Have students modify their tile from Sample Task 1 to model monomials being combined or added together. It is important for them to understand that only items that are alike can be added together. For example, yellow hexagons can only be combined with other yellow hexagons, and red trapezoids can only be combined with other red trapezoids. The sample design below shows how the tile from Sample Task 1 is used to create a bigger design, with a cost of 35*h*:

C2.2

evaluate algebraic expressions that involve whole numbers and decimal tenths

**algebraic expressions****:**- 2
*l*+ 2*w* *bh**bh*÷ 2 or- 3
*m*+ 2*n*− 1

- 2
**evaluating****expressions:**- using substitution:
- 35
*h*represents the cost of the tiles:- if the price of one
*h*is 50¢,- I know that 50¢ is the same as half of a dollar, or $0.5"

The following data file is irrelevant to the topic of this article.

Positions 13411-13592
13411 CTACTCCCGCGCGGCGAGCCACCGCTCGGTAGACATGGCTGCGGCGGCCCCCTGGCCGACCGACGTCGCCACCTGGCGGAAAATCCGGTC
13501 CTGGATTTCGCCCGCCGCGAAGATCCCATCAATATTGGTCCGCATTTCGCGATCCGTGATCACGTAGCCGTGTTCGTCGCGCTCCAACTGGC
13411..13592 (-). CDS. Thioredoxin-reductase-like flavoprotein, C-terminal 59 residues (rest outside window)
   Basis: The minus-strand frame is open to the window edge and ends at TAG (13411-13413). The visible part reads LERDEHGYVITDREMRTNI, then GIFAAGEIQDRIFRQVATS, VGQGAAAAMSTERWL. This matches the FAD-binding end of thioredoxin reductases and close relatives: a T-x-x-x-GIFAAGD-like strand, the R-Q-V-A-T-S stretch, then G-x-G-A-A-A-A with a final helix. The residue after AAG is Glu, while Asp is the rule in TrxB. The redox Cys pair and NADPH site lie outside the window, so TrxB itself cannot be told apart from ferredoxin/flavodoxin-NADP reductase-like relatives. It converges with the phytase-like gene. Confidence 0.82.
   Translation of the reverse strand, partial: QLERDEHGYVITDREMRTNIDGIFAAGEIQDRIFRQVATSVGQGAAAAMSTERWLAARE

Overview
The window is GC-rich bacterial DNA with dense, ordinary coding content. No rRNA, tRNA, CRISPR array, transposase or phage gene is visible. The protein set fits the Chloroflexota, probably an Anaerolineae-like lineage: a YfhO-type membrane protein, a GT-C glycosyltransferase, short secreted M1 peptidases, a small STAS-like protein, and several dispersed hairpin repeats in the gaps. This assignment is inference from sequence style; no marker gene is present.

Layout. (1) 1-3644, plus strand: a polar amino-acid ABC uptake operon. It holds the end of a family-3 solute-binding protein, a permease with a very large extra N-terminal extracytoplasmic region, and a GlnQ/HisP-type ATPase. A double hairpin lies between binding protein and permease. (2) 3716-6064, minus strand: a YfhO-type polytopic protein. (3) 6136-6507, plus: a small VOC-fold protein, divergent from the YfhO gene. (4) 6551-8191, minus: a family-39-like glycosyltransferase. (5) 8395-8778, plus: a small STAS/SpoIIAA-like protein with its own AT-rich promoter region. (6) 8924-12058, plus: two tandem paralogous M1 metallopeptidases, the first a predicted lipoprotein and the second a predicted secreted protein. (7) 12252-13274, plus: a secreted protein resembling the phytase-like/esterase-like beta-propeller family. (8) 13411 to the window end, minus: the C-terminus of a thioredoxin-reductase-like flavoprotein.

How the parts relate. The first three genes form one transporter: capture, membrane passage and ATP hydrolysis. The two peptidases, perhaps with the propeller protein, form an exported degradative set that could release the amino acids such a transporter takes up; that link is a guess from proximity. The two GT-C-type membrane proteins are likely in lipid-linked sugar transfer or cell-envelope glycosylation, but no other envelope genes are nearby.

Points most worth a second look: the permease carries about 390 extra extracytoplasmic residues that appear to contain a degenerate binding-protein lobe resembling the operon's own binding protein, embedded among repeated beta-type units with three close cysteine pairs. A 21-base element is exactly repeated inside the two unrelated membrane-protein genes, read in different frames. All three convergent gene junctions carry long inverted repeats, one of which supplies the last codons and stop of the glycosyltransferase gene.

- if the price of one

- 35

- using substitution:

35*h* = 35($0.5)

= $17.50

- The perimeter of a rectangle can be determined using the formula
*P*= 2*l*+ 2*w*:- If a rectangle has a length,
*l*, of 6.5 cm and a width,*w*, of 5.1 cm, then

- If a rectangle has a length,

2*l* + 2*w *= 2(6.5 cm) + 2(5.1 cm)

= 13 cm + 10.2 cm

= 23.2 cm

- To evaluate an algebraic expression, the variables are replaced with numerical values, and calculations are performed based on the order of operations.

*Note*

- When students are working with formulas, they are evaluating expressions.
- Replacing the variables with numerical values often requires the use of brackets. For example, the expression 4.5
*m*becomes 4.5(*m*) and then 4.5(7) when*m*= 7. The operation between 4.5 and (7) is understood to be multiplication. - Many coding applications involve algebraic expressions being evaluated. This may be carried out in several steps. For example, the instruction:“input 'the side of a square’, sideA” is instructing the computer to define the variable “sideA” and store whatever the user inputs into the temporary location called “sideA”. The instruction: “calculate sideA*sideA, areaA” instructs the computer to take the value that is stored in “sideA” and multiply it by itself, and then store that result in the temporary location, which is another variable called “areaA”.